FDA Issues Emergency Authorization for Coronavirus At-Home Sample Collection Kit

A lab technician handles a test tube with a live sample from a person tested for the novel coronavirus.
A lab technician handles a test tube with a live sample from a person tested for the novel coronavirus.
Photo: Andrew Milligan (Pool/AFP via Getty Images)

The Food and Drug Administration (FDA) on Saturday announced that it had issued an emergency use authorization for an at-home coronavirus sample collection kit. The kit allows consumers to self-collect a nasal sample and then send it off to be tested for the novel coronavirus, which causes the disease covid-19.

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According to the FDA, the kit, made by Everlywell, can be used by individuals at home who have been screened using an online covid-19 questionnaire that is reviewed by a healthcare provider. If the provider determines that a test is appropriate, the company will send the individual a kit. The individual will then use the kit to collect a nasal sample and send it off to specific laboratories for testing.

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Christina Song, an Everlywell spokeswoman, told the New York Times that customers’ questionnaires will be reviewed by healthcare providers affiliated with PWNHealth, the company’s telemedicine partner.

“From the moment that you hit the order button, to the moment that you get the test results on your phone or device, that process is designed to take three to five days,” Song said.

Everlywell will provide patients with the results of their tests through its independent physician network and online portal. The spokeswoman said that the at-home kits will be available later this month and will cost $135.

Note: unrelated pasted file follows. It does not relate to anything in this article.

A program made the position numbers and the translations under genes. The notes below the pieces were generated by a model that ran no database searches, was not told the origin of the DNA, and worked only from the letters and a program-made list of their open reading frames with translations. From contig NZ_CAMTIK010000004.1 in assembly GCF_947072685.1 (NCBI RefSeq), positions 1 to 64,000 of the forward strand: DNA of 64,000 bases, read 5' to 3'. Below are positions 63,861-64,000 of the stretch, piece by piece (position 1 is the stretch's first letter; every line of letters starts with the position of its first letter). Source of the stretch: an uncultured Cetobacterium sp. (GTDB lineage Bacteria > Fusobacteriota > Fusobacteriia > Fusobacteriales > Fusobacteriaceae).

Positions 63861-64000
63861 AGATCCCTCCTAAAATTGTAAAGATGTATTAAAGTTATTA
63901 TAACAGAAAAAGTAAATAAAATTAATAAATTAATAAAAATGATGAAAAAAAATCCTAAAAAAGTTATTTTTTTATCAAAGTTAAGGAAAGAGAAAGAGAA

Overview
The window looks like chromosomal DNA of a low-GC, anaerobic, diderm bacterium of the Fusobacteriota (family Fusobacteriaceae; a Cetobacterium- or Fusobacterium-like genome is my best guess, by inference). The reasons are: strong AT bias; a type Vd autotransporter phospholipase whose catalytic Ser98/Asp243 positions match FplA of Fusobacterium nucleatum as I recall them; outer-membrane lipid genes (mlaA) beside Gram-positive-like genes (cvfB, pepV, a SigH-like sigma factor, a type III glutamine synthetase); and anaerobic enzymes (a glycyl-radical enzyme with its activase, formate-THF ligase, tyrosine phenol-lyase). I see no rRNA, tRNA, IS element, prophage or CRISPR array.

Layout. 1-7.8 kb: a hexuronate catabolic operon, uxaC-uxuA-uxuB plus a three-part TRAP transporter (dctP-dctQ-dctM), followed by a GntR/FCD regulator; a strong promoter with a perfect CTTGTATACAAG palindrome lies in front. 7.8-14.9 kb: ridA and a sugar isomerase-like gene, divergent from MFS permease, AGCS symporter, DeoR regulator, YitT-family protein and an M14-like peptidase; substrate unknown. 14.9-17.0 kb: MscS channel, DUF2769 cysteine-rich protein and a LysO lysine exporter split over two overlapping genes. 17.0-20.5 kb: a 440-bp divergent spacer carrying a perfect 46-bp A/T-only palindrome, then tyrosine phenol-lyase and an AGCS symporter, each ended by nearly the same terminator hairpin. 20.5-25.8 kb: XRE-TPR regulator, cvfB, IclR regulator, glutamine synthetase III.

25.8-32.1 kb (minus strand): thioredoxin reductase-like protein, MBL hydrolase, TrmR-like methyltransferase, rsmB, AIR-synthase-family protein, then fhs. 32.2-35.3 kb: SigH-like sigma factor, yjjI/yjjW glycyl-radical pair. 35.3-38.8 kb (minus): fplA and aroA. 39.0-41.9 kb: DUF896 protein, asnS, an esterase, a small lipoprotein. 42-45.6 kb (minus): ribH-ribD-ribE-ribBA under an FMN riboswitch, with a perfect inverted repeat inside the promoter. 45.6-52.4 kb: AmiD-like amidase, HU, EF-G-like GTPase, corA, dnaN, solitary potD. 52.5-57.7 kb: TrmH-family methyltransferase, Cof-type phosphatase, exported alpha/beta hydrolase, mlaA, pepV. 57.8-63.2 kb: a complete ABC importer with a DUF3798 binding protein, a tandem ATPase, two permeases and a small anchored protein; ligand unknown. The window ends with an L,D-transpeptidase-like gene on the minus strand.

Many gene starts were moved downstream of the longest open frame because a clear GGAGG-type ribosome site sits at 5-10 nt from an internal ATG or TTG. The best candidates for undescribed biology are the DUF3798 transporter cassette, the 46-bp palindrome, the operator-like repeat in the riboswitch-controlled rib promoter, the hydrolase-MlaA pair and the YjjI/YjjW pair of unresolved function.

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Per the Times, some public health researchers have warned that at-home nasal swab samples can be less accurate than those collected by healthcare providers. The latter samples involve inserting a long nasal swab through the person’s nose to the back of their throat.

Dr. Jeffrey Shuren, the director of the FDA’s Center for Devices and Radiological Health, said in a statement that the authorization of the Everlywell coronavirus at-home testing kit increases patient access to tests and also protects others from potential exposure. The FDA has authorized the Everlywell kit for use with two coronavirus diagnostic tests.

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In addition, two labs, Fulgent Therapeutics and Assurance Scientific Laboratories, are allowed to test samples collected with the kits.

This is the third at-home coronavirus sample collection kit that the FDA has authorized in recent weeks. It has also authorized a test from LabCorp, which uses nasal samples collected with a kit at home, as well as a test from the Rutgers Clinical Genomics Laboratory. Contrary to the Everlywell and LabCorp at-home kits, the Rutgers kit uses saliva samples collected at home.

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Despite assurances from President Donald Trump that the U.S. has “the greatest testing in the world,” increasing coronavirus testing capacity in the U.S. has been a challenge since the beginning of the pandemic.

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At the beginning of May, the Harvard Global Health Institute said that the country needed to be doing 900,000 tests per day in order to relax social distancing measures. According to data from the COVID Tracking Project, in May the U.S. did roughly 309,000 tests per day on average. In other words, we’re far from that.

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DISCUSSION

mnemophylax
mnemophylax

Yeah uh considering just HOW FAR that swab has to be shoved back in there to get a proper nasopharyngeal sample, I’m pretty sure that your average person is not going to be able to do it properly.